Following the publication of COP26’s final agreement, Molly Scott Cato, former Green MEP and now Professor of Economics at the University of Roehampton, says the event has failed in what history will see as our last chance to protect the world from disastrous over-heating.
“The fundamental purpose of COP26 was to ensure that our climate does not heat up by more than 1.5 degrees – by that measure, it has failed disastrously.
Nations know they have to cut emissions deeper and faster. Yet despite a limited increase in ambition, the majority of countries have failed to strengthen the promises they made in Paris in 2015, leading well-respected Carbon Action Tracker, to put the world on track for a calamitous 2.4 degrees of warming.
While the difference between 1.5 and 2.4 might not seem like very much, it is the difference between a liveable climate and one where thousands die from heat shock in Europe and millions are faced with starvation in Africa due to drought. It is the difference between the loss of all the coral in the world and having any chance of saving them. It is the difference between the Maldives or the Marshall Islands existing or simply disappearing under rising seas.
The absence of leaders from Russia and China, two of the world’s largest carbon emitters, and the last-minute intervention by India and China to water down the language on coal, have been pivotal to the event’s shortcomings. This is a diplomatic failure of the last few decades during which geopolitical maneuvering and self-interest have shamelessly dominated the climate crisis.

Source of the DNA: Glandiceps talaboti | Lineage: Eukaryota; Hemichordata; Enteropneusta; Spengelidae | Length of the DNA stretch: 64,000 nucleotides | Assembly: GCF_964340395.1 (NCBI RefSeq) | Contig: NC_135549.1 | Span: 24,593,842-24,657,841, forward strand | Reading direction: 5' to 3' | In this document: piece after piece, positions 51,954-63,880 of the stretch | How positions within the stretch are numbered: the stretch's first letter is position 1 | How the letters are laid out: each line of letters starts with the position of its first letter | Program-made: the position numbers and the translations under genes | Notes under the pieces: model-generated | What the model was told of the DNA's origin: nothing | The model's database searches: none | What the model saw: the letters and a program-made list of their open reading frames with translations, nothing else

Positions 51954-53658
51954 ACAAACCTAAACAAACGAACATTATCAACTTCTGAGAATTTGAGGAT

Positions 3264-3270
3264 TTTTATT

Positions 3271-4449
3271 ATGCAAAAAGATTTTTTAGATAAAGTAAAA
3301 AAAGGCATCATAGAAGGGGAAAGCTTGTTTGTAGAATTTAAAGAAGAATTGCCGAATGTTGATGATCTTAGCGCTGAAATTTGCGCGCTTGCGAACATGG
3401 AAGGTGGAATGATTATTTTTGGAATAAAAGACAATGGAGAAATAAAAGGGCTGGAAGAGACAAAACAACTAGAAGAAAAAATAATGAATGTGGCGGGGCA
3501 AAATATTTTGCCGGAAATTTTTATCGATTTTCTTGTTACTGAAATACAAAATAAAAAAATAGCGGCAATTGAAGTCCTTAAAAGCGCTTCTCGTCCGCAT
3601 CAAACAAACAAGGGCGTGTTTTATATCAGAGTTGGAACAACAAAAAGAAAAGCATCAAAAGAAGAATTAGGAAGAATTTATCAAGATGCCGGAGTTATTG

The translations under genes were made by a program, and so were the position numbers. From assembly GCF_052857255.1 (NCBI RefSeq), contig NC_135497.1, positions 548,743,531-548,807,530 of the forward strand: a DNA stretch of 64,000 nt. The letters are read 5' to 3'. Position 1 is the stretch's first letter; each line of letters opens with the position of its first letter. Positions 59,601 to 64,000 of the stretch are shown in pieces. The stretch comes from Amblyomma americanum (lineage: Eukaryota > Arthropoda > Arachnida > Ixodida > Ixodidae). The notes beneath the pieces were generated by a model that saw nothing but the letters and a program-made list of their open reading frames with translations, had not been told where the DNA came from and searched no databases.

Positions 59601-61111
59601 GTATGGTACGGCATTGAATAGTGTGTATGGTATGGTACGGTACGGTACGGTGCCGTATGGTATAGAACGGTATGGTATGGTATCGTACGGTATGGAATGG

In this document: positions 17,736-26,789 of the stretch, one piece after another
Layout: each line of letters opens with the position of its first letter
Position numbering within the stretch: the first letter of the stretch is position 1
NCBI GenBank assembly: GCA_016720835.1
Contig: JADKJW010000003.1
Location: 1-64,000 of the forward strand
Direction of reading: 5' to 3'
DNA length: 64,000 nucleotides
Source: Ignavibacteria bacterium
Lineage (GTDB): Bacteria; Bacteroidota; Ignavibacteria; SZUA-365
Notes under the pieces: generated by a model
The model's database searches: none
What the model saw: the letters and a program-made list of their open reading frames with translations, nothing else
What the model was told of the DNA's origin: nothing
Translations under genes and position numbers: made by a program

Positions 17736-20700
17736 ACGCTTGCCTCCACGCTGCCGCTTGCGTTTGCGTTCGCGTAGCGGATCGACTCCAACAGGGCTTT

The countries that have signed up to the agreement cannot escape blame, with the majority putting self-interest above the common project of saving the climate. The need to remove fossil fuels from our global economy has been held up by many of the most powerful countries sheltering their fossil fuel interests, including the UK and US. The UK presidency lost focus on the global diplomacy at the heart of COP with its desire to tout for sustainable finance business for The City.
Meanwhile, the failure of the wealthy nations that are responsible for historic emissions to put money on the table to repair Loss-and-Damage made it impossible for Alok Sharma, in spite of his best efforts, to maintain a unity of purpose.
While this is a gloomy picture, there are some individual rays of light, with deals on methane and forests helping to reduce the burden on the atmosphere. And the acceptance of the need to phase out fossil fuels by countries responsible for the vast majority of the world’s economic activity can only be welcomed.
Yet in reality, COP26 has been a political and diplomatic failure. History will judge Glasgow as the last opportunity to protect civilization against the ravages of an over-heating climate and, another year of delay until COP27 in Egypt, means that opportunity has been missed.”
However, where politics failed to deliver, businesses made their mark which, for now, also mainly consists of promises, could indeed make a significant contribution in reducing emissions and conserving nature. As the Financial Review put it:
Something has shifted in the business world. The capital is flowing into the energy transition; investors are holding companies to account for their environmental, social and governance performance; and the risks and costs of going green are shifting in the climate’s favor.
Nevertheless, another year is wasted by moving decisions ahead again, to COP27 at Sharm El-Sheikh in Egypt. Ironically, it’s much warmer there than in Glasgow. Maybe that will put the heat on results a bit more.